State-backed indemnity for “designated settings”
The Department of Health and Social Care (DHSC) has this month announced that it will urgently introduce a scheme to provide a targeted and time-limited state-backed indemnity to care homes, registered or intending to register as “designated settings”, which are currently unable to obtain sufficient insurance cover.
The DHSC has stated that it is committed to ensuring that people suffering from COVID-19 should receive the best care possible. This, of course, includes supporting people who have been admitted to hospital with COVID-19 but then require full-time social care support on discharge from hospital. The DHSC has worked alongside local authorities and the CQC to begin to register certain adult social care homes as, what it calls, “designated settings”.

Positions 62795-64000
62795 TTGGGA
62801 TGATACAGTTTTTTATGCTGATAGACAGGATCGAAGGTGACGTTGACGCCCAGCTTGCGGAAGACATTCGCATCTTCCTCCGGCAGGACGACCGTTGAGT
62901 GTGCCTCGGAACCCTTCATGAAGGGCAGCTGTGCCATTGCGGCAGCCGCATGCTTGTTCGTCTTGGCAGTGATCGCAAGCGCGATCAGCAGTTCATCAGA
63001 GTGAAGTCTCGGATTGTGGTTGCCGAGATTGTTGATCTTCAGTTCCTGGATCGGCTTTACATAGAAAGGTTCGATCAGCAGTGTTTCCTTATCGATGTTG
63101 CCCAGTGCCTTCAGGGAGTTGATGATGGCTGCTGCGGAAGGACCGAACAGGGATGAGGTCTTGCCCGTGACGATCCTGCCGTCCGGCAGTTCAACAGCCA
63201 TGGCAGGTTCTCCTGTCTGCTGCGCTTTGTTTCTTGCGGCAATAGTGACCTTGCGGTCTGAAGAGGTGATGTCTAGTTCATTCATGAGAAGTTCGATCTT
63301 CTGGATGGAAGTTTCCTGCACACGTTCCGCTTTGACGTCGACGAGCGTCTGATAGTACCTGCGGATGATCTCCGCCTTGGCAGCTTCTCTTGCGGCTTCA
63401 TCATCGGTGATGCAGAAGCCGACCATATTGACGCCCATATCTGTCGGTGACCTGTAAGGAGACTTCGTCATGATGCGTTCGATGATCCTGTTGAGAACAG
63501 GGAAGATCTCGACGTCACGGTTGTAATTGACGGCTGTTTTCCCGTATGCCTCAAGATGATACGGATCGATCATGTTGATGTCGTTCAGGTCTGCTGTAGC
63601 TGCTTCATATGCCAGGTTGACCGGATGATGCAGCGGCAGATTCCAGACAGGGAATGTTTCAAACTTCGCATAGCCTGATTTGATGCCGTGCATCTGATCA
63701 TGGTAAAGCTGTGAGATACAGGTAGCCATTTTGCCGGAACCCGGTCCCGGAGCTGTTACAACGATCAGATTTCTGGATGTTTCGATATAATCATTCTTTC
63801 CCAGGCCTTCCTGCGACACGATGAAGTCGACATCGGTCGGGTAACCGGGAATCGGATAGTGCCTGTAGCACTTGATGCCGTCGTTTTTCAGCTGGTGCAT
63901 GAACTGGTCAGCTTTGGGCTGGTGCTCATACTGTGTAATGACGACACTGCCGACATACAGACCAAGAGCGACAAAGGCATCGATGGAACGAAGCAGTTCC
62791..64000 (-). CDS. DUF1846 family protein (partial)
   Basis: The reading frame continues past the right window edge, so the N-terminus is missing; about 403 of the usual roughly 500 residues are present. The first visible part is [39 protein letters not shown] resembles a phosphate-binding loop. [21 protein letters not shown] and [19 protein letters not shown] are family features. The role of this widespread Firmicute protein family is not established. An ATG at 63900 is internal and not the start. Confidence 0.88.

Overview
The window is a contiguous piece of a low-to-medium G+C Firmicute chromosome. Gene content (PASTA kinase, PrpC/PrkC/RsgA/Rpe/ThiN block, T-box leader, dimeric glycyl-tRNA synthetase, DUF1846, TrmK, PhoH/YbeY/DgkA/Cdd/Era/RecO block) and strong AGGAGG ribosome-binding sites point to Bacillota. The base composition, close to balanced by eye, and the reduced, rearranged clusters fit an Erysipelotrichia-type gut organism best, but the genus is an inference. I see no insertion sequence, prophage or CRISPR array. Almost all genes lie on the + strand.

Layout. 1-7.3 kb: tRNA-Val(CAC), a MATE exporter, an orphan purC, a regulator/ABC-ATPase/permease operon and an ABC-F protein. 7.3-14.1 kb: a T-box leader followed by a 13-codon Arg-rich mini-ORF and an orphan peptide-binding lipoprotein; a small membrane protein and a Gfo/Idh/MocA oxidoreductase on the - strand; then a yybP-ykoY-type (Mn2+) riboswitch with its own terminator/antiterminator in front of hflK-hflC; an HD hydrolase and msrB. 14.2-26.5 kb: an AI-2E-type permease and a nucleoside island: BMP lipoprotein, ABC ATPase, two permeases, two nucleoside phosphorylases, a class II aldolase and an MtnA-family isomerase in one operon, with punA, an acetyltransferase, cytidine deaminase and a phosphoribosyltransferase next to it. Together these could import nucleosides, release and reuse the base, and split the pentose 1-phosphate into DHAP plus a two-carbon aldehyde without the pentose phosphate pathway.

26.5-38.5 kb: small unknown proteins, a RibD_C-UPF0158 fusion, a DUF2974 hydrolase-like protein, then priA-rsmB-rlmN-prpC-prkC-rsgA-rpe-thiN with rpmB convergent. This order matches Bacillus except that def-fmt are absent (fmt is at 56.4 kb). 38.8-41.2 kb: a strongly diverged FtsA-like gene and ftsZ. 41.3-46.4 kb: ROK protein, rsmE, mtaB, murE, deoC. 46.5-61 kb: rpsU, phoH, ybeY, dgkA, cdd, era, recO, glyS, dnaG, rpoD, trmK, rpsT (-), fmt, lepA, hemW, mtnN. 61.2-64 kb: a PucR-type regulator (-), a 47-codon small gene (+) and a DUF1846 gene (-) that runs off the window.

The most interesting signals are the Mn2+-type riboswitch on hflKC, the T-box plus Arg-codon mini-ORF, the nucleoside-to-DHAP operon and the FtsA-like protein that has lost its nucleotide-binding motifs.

The designated settings scheme is designed for patients who are deemed medically fit for discharge from hospital but require ongoing care and support needs in a full-time residential or nursing care setting. A large proportion of these patients will be those who have already been residing in a residential care home setting. The DHSC has stated that it is their priority to ensure that people are transferred to the most appropriate setting available once they are discharged from hospital and so the role of the designated settings scheme is crucial.
The DHSC has recognised that it has been problematic for care providers to obtain sufficient insurance cover to accept COVID-19 positive patients who wish to join the designated settings scheme and so is seeking to ease such pressures through the state-backed indemnity scheme.